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Preseason serves as opportunity for young UMass men’s soccer players -

August 13, 2017

Amherst Fire Department website adds user friendly components and live audio feed -

August 11, 2017

UMass takes the cake for best campus dining -

August 11, 2017

Two UMass students overcome obstacles to win full-ride scholarships -

August 2, 2017

The guilt of saying ‘guilty’ -

August 2, 2017

UMass tuition set to rise 3-4 percent for 2017-2018 school year -

July 18, 2017

PVTA potential cuts affect UMass and five college students -

July 10, 2017

New director of student broadcast media at UMass this fall -

July 10, 2017

Whose American Dream? -

June 24, 2017

Man who threatened to bomb Coolidge Hall taken into ICE custody -

June 24, 2017

Cale Makar drafted by Colorado Avalanche in first round of 2017 NHL Entry Draft -

June 24, 2017

Conservatives: The Trump experiment is over -

June 17, 2017

UMass basketball lands transfer Kieran Hayward from LSU -

May 18, 2017

UMass basketball’s Donte Clark transferring to Coastal Carolina -

May 17, 2017

Report: Keon Clergeot transfers to UMass basketball program -

May 15, 2017

Despite title-game loss, Meg Colleran’s brilliance in circle was an incredible feat -

May 14, 2017

UMass softball loses in heartbreaker in A-10 title game -

May 14, 2017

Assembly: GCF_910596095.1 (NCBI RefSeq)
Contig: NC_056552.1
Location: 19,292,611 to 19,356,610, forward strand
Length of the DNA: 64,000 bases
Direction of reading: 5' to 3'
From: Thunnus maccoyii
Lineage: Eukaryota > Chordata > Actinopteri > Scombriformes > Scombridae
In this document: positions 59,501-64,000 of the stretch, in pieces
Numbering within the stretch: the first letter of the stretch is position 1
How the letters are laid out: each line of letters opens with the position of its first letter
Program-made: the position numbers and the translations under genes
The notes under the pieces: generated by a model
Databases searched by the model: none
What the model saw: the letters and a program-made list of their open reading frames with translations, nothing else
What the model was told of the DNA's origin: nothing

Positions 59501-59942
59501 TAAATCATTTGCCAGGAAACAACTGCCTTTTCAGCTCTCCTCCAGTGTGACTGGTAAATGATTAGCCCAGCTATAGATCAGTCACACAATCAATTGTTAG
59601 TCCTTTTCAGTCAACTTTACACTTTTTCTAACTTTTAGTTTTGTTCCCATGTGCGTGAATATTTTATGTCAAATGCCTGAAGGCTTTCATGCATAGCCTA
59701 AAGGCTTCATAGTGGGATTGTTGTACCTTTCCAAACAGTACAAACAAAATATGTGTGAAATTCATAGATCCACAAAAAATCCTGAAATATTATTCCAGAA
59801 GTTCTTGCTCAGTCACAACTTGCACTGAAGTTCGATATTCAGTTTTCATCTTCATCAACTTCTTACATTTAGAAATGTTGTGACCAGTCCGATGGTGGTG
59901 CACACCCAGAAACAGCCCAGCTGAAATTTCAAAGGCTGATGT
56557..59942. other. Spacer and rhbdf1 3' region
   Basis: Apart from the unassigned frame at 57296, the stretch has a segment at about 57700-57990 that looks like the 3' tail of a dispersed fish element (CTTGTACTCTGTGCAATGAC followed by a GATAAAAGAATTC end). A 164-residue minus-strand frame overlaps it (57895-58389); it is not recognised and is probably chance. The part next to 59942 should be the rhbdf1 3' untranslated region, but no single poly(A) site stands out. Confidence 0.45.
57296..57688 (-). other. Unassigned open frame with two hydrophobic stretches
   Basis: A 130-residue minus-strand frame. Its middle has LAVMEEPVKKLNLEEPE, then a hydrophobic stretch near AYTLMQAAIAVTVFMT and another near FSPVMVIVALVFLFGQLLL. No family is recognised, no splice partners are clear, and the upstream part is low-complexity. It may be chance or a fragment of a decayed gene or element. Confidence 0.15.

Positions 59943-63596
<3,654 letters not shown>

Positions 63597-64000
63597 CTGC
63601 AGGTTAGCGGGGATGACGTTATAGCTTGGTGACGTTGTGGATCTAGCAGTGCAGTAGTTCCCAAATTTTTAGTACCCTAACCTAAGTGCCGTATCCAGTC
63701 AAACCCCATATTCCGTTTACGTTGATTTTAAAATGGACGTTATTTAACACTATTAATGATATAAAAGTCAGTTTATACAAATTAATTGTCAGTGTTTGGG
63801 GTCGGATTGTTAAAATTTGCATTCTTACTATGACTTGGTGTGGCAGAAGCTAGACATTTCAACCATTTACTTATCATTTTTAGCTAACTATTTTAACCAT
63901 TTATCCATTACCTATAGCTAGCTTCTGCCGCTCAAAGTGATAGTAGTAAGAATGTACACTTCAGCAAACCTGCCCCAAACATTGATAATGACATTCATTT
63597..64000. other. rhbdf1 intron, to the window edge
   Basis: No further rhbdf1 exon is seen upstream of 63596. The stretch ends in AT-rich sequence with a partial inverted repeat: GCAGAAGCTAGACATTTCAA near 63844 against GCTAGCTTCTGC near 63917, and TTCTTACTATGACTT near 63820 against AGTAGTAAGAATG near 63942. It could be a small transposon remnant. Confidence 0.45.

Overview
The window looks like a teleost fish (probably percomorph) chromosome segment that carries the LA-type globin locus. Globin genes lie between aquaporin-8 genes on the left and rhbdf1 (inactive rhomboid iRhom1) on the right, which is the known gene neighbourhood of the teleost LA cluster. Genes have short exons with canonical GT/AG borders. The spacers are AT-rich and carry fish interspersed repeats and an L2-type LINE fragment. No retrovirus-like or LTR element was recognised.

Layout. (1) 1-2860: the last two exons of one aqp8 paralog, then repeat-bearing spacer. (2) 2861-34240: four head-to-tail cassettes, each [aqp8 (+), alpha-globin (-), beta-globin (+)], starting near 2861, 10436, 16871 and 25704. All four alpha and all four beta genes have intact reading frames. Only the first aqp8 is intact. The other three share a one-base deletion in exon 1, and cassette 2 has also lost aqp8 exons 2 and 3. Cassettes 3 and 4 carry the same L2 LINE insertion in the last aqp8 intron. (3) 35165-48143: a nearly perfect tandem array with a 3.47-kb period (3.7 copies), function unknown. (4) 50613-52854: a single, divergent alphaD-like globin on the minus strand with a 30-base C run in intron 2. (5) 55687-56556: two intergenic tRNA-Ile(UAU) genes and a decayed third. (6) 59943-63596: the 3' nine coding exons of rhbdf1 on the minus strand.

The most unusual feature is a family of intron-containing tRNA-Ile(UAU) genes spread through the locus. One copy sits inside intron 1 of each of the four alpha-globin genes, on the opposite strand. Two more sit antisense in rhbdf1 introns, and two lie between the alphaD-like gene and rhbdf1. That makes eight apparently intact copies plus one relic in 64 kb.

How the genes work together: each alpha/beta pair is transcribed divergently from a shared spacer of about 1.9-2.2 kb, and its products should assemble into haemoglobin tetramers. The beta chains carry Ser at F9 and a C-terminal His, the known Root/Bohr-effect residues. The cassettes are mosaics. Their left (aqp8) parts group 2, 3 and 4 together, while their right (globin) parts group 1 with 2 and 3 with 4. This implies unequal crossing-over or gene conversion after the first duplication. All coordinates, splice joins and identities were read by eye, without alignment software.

Navy sinks UMass women’s lacrosse 23-11 in NCAA tournament second round, ending Minutewomen’s season -

May 14, 2017

UMass softball advances to A-10 Championship game -

May 13, 2017

UMass basketball adds Rutgers transfer Jonathan Laurent -

May 13, 2017

…And You Will Know Us by The Trail Of Dead Concert Review

As “…And You Will Know Us by the Trail of Dead” exploded into their set this Monday night at the Paradise Rock Club in Boston with “Isis Unveiled” – the single off their most recent album, “The Century of Self” – more than a few hands rose up to cover unprepared ears.

Trail Of Dead (as they are known by those who do not care to drop ten words on a band name) played very hard. They played so hard, in fact, that during every song, a roadie silently tuned the guitars from the previous song. Let that sink in.

Over the course of a single song, vocalist/multi-instrumentalist Conrad Keely’s guitar took such an intolerable thrashing that it was unplayable for the next song. That’s dedication. Because when you play the kind of complex and subtle compositions that Trail Of Dead play, it takes a certain dedication to the live aesthetic of punk rock to play as hard, loud, and fast as they did. The noise was unrelenting, the energy was high, and their music somehow lost none of its depth in all that sound.

Trail Of Dead is a six-piece art/indie/noise/hard rock outfit currently comprised of Jason Reece, Conrad Keely, Kevin Allen, Jay Leo Phillips, Aaron Ford, and Clay Morris.

They released two albums, in 1998 and 1999 to a warm critical response, but it wasn’t until their 2002 major-label debut “Source Tags & Codes” that they garnered generally glowing reviews, including a rare 10/10 from Pitchfork Media, and achieved relative commercial success, reaching no. 73 on the UK Album Chart.